Inspired by our March 2016 cover story by James Fallows, “How America Is Putting Itself Back Together,” readers share their best aerial photos from across the U.S. Submit your own via email@example.com. (Please provide the location, the story behind the photo, and the largest file size you have. Horizontal photos with a bit of the plane visible—a wing, the edge of a window—are ideal. Terms and Conditions here.)
I was onboard a Southwest flight into Midway and caught this view of the loop, all the skyscrapers and even Navy Pier! What’s really striking is the huge swath of green right along the lake—Grant Park and Millennium Park.
Some observers consider Millennium Park to be the city’s most important project since the World's Columbian Exposition of 1893. But it far exceeded its originally proposed budget of $150 million. The final cost of $475 million was borne by Chicago taxpayers and private donors. The city paid $270 million; private donors paid the rest, and assumed roughly half of the financial responsibility for the cost overruns. The construction delays and cost overruns were attributed to poor planning, many design changes, and cronyism.
Millennium Park celebrated its 10th anniversary season last year  and in 2015 will continue to present dozens of free events and programs including art installations, outdoor concerts, films screenings, alfresco workouts and more.
All year round, “The Bean” is an iconic draw for visitors and locals alike. Take a picture in front of Cloud Gate, the official name for the massive, stainless steel structure that’s become Chicago’s signature landmark. In its mirror-like surface you’ll see not only your own reflection but the downtown skyline.
During the winter months, lace up your skates for ice skating amid twinkling tree lights at the McCormick Tribune Ice Rink. Or escape into Lurie Garden, an urban oasis that pays homage to Chicago's motto — “Urbs in Horto,” or City in a Garden.
In the warmer months, spread out a blanket in front of the award-winning Pritzker Pavilion for a live performance. Cool off by splashing around in Millennium Park’s Crown Fountain, a shallow reflecting pool bookended by 50-foot towers. Grab food and drinks at the alfresco patio Park Grill, or burn off those calories during a Saturday morning workout on the Great Lawn.
I lived in Mammoth Lakes, California (a ski town in the Eastern Sierra) for several years and still consider it home, even though I live in DC now. Flying from DC to San Francisco on December 7, 2015, I deliberately sat on the left side of the plane so I would be sure to see my old home as we flew by.
In the center of the shot you can see Mammoth Mountain Ski Area, with its well-defined lower runs and its great white expanse across the top of the ridge. In the lower right, you can see June Mountain, Mammoth’s smaller sister. After the terrible drought of the last several years, I was very happy to see a decent snow cover this early in the season. When I lived there from ’96 to ’03, we had several years of 400+ inches of snow and good skiing from November into June.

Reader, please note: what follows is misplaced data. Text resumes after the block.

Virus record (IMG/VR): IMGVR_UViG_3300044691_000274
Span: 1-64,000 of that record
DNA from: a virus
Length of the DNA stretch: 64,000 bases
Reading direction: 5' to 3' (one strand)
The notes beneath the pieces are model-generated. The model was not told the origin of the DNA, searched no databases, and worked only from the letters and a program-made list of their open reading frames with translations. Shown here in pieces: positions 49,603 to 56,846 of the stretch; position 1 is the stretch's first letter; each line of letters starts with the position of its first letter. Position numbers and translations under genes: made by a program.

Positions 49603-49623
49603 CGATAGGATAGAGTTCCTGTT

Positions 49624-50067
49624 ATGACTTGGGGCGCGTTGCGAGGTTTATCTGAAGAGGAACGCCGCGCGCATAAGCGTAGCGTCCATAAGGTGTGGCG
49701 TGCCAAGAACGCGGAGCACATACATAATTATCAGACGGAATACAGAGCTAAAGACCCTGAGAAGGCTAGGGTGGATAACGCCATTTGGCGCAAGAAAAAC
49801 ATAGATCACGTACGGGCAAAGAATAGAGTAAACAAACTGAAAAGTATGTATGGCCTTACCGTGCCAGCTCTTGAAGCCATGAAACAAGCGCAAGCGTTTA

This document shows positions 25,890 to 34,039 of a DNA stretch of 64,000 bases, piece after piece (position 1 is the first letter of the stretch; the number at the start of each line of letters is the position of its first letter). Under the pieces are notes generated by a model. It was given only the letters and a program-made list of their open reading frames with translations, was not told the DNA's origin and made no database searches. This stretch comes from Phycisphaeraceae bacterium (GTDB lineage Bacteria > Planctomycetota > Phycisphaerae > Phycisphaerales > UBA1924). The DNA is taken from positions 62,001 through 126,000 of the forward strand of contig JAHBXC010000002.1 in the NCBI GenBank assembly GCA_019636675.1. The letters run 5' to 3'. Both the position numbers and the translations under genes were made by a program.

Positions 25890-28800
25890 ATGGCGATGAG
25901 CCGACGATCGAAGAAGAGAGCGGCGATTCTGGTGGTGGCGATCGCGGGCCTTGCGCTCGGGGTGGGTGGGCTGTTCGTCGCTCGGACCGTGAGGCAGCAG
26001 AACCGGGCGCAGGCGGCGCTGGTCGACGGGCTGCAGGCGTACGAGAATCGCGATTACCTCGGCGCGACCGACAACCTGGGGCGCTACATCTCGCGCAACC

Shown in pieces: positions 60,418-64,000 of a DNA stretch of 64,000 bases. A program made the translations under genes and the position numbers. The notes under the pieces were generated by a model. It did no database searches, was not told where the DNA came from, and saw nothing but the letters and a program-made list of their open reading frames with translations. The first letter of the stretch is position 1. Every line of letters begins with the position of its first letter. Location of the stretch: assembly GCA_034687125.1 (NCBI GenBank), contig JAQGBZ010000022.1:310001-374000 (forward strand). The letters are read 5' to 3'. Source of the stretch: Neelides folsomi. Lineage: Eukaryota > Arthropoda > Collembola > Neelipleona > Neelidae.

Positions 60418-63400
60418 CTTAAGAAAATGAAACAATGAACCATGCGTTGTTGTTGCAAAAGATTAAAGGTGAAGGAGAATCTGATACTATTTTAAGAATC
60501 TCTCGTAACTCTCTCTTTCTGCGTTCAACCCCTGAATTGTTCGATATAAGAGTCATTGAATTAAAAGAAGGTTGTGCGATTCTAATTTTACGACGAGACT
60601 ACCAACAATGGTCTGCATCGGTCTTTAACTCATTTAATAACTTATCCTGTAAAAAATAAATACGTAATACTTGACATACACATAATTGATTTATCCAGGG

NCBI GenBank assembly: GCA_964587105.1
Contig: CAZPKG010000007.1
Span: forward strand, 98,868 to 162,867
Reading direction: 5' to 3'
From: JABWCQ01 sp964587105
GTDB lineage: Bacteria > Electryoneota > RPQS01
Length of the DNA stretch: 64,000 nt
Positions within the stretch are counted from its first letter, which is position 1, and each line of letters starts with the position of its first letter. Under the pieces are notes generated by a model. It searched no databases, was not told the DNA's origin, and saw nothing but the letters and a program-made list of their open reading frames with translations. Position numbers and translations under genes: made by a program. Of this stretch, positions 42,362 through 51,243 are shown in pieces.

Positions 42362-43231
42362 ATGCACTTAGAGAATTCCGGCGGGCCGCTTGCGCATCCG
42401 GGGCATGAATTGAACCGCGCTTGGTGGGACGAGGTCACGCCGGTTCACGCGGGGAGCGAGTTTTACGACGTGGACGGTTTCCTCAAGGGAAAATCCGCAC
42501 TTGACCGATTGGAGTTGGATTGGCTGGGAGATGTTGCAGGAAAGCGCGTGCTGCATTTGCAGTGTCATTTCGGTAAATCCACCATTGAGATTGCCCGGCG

Seeing the place even now takes my breath away, I miss it so.
Flying into SeaTac on July 19, 2015. (The photo is unfiltered.) You can see the Seattle waterfront, which is dead center, where the Great Wheel is.
On-the-ground views here. It’s the tallest Ferris wheel on the West Coast, at 175 feet (53.3 m). The tallest in the U.S., and the world, is the High Roller, towering over Las Vegas at 550 foot (167.6 m). Full list here.
These aerial shots from readers are getting better and better:
Good afternoon! I want to share my submission for America From the Air—a photo I took while flying from Miami to Guatemala City in March 2015. It was the second leg of a journey from Brazil to Guatemala. At the time, I was an American diplomat stationed at the U.S. Consulate General in Sao Paulo and starting a temporary duty assignment (TDY) at the U.S. Embassy in Guatemala City.
I am a window seat junkie who meticulously chooses my seat based on the prevailing runway patterns and last-minute checks of runways in use on flightaware.com to get the best possible views on takeoffs and landings. As a Miami native and Foreign Service Officer who didn’t get to travel home often enough, I was thrilled to see my research pay off with this colorful photo of downtown Miami and Biscayne Bay. The Brickell neighborhood and Brickell Key are to the left of the mouth of the Miami river, with the city’s center and the American Airlines Arena (which has an airplane silhouette on the roof) just below the leading edge of the 737’s wing.
Thanks for putting together this great series, I’ve loved the submissions so far. (Especially the photo of the National Mall ... I always try and sit on the left side of the plane when flying into Reagan!)
Located at the southern end of California’s Central Valley, Bakersfield—the county seat of Kern County, which is one of the largest counties in the U.S.—is a microcosm of the economic and political issues confronting California’s Central Valley. The problems start with drought and water resource mismanagement but also continue to other issues ranging from urbanization of prime farmland, salinization of prime farmland, air pollution (this area is consistently in the top ten areas with the worst air quality in the U.S. as rated by the American Lung Association), and poverty.